The governing body of the world's leading authority on biodiversity, the Council of the World Conservation Union (IUCN), met yesterday with President Nelson R. Mandela at the Nelson Mandela Foundation in Johannesburg.
The Council, led by its President Valli Moosa, includes the world's leading ecologists and environmentalists, and handed to President Mandela the latest updated IUCN Red List of Threatened Species. The 2007 IUCN Red List concluded that 16,306 of the 41, 415 species listed are currently threatened with extinction.
IUCN members include nearly 200 governments and government agencies and more than 800 non-governmental organisations. IUCN has representation in over 43 countries and has an extensive network of offices and staff working at global, regional and national level. It bases its decisions on the scientific research of more than 10,000 volunteer scientists working in six commissions. Its Species Survival Commission (SSC) produces the Red List.
The Red List documents and highlights biodiversity loss at species level and provides guidance for conservation action by governments and conservation organisations.
"Having been afforded the opportunity to present the Red List to former President Mandela is a very significant occasion," Moosa said. "The Constitution of South Africa was enacted during Mandela's leadership as President and refers explicitly to the rights of individuals to a safe and healthy environment. IUCN is a unique union of members and we therefore have a particular obligation to ensure that all relevant public institutions, companies and NGOs have access to this information to ensure that decision-making at all levels is informed by sound science."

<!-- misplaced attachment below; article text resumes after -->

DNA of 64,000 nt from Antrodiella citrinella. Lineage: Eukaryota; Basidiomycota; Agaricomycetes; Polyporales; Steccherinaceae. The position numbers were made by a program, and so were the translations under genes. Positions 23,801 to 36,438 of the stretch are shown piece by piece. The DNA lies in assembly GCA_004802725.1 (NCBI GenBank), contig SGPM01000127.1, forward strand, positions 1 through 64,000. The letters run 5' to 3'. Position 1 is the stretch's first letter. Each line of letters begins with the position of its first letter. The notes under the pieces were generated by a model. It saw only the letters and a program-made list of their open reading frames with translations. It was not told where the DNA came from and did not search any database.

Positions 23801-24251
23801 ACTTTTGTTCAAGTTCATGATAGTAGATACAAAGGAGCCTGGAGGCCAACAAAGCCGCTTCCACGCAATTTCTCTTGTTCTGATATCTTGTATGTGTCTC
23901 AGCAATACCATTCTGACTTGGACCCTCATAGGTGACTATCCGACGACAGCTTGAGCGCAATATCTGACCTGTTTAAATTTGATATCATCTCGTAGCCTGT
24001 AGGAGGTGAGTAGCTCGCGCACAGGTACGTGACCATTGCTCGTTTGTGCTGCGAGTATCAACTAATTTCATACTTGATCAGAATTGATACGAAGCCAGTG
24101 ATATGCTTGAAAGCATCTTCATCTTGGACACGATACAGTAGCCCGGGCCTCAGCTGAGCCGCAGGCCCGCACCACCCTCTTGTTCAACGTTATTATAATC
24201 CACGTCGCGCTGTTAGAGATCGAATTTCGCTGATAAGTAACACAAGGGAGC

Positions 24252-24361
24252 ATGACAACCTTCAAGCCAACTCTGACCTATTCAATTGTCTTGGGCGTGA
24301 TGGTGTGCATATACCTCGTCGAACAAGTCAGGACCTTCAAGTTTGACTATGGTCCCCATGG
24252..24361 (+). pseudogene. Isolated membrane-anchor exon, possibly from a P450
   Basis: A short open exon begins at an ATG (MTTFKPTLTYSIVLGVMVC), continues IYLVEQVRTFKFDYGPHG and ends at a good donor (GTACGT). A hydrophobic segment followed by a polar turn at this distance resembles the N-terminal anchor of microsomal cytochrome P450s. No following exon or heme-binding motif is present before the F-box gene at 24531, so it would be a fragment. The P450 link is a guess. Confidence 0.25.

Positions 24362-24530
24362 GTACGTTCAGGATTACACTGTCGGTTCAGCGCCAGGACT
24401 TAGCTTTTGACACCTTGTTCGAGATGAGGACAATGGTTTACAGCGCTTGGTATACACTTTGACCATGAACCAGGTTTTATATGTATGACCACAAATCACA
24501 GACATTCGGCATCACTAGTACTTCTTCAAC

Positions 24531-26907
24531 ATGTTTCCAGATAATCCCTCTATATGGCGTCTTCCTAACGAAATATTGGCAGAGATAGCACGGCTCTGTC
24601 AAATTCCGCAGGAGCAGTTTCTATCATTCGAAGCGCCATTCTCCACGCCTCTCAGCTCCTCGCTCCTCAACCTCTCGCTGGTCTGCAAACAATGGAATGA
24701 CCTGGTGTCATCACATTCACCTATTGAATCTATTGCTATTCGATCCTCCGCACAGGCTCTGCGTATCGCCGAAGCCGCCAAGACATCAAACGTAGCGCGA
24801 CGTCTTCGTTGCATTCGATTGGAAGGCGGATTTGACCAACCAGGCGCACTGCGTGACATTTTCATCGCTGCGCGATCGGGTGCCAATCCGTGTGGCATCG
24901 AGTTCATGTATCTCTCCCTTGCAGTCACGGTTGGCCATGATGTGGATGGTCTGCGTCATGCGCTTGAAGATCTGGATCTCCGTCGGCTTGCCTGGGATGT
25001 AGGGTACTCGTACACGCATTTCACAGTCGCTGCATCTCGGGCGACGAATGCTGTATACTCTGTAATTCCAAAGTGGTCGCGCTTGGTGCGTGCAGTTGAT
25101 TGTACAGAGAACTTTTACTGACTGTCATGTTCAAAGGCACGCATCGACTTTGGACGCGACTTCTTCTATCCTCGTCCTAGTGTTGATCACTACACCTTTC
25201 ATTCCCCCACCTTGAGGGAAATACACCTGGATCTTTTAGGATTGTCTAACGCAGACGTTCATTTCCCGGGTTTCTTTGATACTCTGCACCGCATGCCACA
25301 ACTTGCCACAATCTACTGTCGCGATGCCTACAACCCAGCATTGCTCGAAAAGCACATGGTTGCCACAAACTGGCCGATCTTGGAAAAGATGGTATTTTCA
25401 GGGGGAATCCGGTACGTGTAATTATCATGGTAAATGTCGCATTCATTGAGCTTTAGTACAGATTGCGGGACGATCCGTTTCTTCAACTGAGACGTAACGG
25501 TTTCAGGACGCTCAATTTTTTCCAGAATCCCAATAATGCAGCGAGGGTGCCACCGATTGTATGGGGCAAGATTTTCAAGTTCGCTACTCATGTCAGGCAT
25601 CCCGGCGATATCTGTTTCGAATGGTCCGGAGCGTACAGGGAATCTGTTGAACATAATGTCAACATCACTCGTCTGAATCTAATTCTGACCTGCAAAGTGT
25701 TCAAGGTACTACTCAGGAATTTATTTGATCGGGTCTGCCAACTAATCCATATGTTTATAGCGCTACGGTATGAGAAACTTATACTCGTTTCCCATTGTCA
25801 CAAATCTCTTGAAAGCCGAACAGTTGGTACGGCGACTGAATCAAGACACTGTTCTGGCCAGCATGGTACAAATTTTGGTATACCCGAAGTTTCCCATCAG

Dr. Holly Dublin, chair of the IUCN SSC with its global head office in South Africa, said: "Monitoring trends in the status of species (or biodiversity) underpins the principles of sustainable use to which Southern Africa is deeply committed. Human wellbeing and livelihoods are directly linked and highly dependent on the health of species and ecosystems."
The Council met President Mandela after concluding its meeting yesterday in the Kruger National Park. It is the first time in the Union's 59-year history that a full meeting was held away from its Headquarters in Gland, Switzerland.
For more information:
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